For example, Einstein’s theory of —which resides in the fabric of space-time warped by planetary or other massive objects—explains how gravity works in most cases. However, the theory breaks down under such as those existing in black holes and cosmic primordial soups.

An approach known as superstring theory could use another dimension to help bridge Einstein’s theory with , solving many of these problems. But the necessary evidence to support this proposal has been lacking.

Mar 31, 2023

The modulation of a single-molecule electron source using light

Posted by in category: computing

Researchers at University of Tokyo, JTS PRESTO, Ludwig Maximilians Universität and Kindai University recently demonstrated the modulation of an electron source by applying laser light to a single fullerene molecule. Their study, featured in Physical Review Letters, could pave the way for the development of better performing computers and microscopic imaging devices.

“By irradiating a sharp metallic needle with , we had previously demonstrated optical control of electron emission sites on a scale of approximately 10 nm,” Hirofumi Yanagisawa, one of the researchers who carried out the study, told “The optical control was achieved using plasmonic effects, but it was technically difficult to miniaturize such an electron source using the same principle. We were seeking a way to miniaturize the electron source and we hit upon the idea of using a and its molecular orbitals.”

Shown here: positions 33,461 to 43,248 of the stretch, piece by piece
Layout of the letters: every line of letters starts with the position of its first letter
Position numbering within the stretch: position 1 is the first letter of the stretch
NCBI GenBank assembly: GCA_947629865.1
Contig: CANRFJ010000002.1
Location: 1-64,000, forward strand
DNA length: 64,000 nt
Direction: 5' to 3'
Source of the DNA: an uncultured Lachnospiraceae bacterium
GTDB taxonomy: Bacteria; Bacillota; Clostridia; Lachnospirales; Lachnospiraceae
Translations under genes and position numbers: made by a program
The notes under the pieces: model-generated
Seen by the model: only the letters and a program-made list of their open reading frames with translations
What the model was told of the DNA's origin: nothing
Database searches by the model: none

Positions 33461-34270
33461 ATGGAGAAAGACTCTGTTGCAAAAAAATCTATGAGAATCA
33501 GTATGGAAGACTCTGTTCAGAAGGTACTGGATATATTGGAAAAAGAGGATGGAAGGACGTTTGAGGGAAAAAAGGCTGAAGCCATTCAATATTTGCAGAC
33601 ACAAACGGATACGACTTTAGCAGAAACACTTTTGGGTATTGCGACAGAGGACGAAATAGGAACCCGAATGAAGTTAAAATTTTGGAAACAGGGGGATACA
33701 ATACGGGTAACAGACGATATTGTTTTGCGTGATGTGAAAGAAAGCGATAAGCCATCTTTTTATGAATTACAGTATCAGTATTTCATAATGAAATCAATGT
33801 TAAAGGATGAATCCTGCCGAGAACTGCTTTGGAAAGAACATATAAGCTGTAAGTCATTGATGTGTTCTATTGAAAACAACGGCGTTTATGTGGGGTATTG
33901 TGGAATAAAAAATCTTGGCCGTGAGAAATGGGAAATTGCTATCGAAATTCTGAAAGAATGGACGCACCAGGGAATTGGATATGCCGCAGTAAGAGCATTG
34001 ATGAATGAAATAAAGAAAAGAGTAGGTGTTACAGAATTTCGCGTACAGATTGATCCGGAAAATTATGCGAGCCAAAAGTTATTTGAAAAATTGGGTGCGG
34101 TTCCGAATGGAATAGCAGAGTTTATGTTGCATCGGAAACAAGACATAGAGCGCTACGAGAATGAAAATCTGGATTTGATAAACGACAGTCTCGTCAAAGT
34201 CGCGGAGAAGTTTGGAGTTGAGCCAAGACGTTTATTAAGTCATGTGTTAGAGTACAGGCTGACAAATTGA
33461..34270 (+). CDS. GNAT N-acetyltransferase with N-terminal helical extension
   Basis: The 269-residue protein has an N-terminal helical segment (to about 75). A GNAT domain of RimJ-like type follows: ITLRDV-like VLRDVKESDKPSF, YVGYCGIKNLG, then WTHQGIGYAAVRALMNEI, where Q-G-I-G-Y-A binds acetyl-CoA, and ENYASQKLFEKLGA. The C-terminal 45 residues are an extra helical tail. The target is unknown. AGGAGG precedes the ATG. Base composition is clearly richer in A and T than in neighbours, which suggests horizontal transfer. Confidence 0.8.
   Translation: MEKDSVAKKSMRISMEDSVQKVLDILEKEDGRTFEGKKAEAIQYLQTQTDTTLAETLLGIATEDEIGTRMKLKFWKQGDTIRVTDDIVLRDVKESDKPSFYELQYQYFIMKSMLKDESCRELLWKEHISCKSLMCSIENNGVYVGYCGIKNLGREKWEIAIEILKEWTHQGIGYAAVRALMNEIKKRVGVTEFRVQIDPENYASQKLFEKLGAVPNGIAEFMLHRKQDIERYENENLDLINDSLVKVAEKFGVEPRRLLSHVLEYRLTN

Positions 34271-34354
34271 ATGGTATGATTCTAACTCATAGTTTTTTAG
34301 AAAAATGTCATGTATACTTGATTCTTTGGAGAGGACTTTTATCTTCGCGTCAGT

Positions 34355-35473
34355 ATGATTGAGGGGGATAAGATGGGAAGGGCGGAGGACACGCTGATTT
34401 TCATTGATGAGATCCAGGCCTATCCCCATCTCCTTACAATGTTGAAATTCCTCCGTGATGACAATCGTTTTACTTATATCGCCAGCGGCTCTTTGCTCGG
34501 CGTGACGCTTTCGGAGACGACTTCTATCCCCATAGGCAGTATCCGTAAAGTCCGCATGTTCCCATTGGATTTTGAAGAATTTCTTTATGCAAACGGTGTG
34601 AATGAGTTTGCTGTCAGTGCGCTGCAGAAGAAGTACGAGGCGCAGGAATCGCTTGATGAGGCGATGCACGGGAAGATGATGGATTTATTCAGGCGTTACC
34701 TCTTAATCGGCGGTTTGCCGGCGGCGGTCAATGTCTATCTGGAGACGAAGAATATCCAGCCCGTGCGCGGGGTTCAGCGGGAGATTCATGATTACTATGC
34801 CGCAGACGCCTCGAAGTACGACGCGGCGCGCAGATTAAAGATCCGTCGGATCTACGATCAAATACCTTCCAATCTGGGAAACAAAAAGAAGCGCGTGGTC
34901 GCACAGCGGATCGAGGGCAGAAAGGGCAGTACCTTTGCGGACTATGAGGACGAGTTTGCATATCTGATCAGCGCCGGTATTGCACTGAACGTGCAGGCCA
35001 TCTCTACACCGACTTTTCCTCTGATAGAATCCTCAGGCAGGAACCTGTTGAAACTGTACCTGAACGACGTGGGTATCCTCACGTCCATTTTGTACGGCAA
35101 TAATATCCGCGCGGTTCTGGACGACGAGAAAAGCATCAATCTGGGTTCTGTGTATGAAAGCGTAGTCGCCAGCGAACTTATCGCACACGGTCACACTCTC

Yanagisawa and his colleagues set out to realize their idea experimentally using electrons emitted from molecules on a sharp metallic needle. However, they were well-aware of the difficulties they would encounter, due to unresolved difficulties associated with the use of electron emissions from molecule-covered needles.

Mar 31, 2023

GPT-4 poses too many risks and releases should be halted, AI group tells FTC

Posted by in categories: business, ethics, policy, robotics/AI

Anti AI / AI ethics clowns now for some criminalization, on cue.

A nonprofit AI research group wants the Federal Trade Commission to investigate OpenAI, Inc. and halt releases of GPT-4.

OpenAI “has released a product GPT-4 for the consumer market that is biased, deceptive, and a risk to privacy and public safety. The outputs cannot be proven or replicated. No independent assessment was undertaken prior to deployment,” said a complaint to the FTC submitted today by the Center for Artificial Intelligence and Digital Policy (CAIDP).